The reason I am writing this is that the show suddenly returned with new episodes.  And there has been a change.  In the new series, Jack is attacked and kills a human for the first time.  I missed that, but thinking back, I understand the idea.  In the oldr episodes, he was attacked by "strange creatures" and robots.  This time, apparently he actually killed a human and he is distraught.

Then 8 identical female assassins track him, wounded.  He heals slowly with some mystical wolf.  Don't laugh, it was really rather well done.  Healed he ventures forth again.  The 8 assassins find him.

Recalling an original episode of his youth where his Emperor father is confronted by assassins and saying you have a choice to leave and live or stay and meet your fate (the Emperor kills the assassins but is killed also), Jack tells the assassins the same.  They attack with various weapons.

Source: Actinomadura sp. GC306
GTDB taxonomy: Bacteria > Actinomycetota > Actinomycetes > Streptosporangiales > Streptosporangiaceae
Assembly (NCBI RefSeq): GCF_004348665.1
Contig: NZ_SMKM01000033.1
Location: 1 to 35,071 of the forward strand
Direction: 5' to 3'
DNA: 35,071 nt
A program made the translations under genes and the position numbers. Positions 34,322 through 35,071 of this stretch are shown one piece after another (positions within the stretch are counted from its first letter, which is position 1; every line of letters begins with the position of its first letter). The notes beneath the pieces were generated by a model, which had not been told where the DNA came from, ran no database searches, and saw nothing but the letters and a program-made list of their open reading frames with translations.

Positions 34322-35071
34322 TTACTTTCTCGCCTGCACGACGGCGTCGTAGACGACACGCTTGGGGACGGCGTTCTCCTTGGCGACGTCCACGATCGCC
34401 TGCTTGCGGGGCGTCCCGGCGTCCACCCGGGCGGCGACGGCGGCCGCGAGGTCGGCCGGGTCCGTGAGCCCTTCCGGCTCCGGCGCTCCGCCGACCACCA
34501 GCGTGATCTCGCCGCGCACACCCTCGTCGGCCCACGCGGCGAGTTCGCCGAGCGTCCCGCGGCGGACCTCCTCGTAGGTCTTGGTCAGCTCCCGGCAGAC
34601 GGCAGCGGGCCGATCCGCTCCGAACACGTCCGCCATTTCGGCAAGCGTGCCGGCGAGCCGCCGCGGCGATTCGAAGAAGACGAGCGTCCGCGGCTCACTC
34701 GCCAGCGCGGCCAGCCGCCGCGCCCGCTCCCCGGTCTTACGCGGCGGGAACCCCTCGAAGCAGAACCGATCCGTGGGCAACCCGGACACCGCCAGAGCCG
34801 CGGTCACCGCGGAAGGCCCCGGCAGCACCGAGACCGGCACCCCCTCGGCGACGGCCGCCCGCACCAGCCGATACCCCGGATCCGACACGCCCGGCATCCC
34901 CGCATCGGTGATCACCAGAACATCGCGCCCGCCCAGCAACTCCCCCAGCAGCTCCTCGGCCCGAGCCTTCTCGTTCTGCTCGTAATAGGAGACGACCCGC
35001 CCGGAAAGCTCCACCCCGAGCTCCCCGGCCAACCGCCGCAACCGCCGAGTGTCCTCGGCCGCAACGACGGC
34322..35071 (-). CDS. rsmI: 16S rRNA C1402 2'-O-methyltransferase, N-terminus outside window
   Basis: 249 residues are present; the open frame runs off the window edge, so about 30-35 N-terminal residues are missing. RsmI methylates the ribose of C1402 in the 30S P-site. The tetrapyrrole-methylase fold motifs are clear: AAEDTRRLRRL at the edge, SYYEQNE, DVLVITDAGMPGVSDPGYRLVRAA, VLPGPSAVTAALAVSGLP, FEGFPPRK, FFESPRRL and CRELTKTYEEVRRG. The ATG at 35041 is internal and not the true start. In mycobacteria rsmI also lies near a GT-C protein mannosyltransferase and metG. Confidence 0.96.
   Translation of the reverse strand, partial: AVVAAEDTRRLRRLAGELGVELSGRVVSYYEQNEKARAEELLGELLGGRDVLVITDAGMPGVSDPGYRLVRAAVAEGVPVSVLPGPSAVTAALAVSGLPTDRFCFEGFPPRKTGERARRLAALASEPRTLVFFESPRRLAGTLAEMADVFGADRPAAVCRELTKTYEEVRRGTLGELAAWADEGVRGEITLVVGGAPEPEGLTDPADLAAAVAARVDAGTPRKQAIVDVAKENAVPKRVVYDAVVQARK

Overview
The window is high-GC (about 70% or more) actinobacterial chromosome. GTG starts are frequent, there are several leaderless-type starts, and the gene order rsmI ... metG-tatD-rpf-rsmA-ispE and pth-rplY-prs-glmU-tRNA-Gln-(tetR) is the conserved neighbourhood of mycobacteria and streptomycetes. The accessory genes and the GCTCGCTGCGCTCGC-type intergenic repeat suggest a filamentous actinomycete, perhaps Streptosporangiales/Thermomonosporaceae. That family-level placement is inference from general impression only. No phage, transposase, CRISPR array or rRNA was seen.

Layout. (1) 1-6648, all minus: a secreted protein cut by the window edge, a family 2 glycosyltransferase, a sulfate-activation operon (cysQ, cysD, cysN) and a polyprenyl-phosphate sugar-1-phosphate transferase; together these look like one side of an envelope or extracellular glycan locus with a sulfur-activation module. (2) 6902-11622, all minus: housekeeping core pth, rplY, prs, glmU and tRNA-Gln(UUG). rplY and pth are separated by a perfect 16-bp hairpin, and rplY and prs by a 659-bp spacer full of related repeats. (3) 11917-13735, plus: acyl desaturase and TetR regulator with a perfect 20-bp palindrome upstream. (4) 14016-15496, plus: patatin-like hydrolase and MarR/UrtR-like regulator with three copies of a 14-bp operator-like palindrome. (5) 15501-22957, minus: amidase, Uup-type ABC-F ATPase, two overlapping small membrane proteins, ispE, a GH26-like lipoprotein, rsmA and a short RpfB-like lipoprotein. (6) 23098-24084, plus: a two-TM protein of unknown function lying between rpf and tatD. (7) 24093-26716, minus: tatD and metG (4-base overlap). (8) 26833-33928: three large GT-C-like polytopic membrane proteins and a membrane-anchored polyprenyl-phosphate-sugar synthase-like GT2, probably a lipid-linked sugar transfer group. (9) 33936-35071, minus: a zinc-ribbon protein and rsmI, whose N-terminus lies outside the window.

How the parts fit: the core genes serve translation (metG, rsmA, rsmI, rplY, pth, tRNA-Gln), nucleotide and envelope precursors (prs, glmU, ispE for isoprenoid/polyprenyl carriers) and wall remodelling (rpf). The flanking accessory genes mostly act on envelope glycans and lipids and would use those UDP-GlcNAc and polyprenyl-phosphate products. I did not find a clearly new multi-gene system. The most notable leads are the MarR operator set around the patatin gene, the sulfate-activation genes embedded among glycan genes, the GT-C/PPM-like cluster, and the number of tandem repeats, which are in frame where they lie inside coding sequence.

It is a high tree battle.  7 of the 8 are or disabled by Jack and fall into a deep fog below.  He tries to spare the last but she is unrelenting.  Eventually, he releases her into the depths below.  Then the branch he is standing on breaks and he falls too.

He falls into a tree and the branches break his fall.  Surviving, he explores the area.  7 of the assassins are utterly thoroughly dead.  One survives (Ashi).  Though injured, she tries to kill him again and again.  Sickened by the deaths, Jack surrounds her in chains and carries her out of the area like on a backpack.  She constantly screams, curses and threatens him, showing her allegiance to Aku.

We see her earlier life as a trainee to kill Jack in service to "wonderful Aku".  Jack perseveres in trying to save her through some strange situations.  Inside a huge monster and escaping, etc.

Tossed up on a small island in the middle of nowhere, Jack releases Ashi (the assassin) and sits apart in sadness.  Ashi has found her favored weapon in the mud (a hook on a chain) and is about to attack again.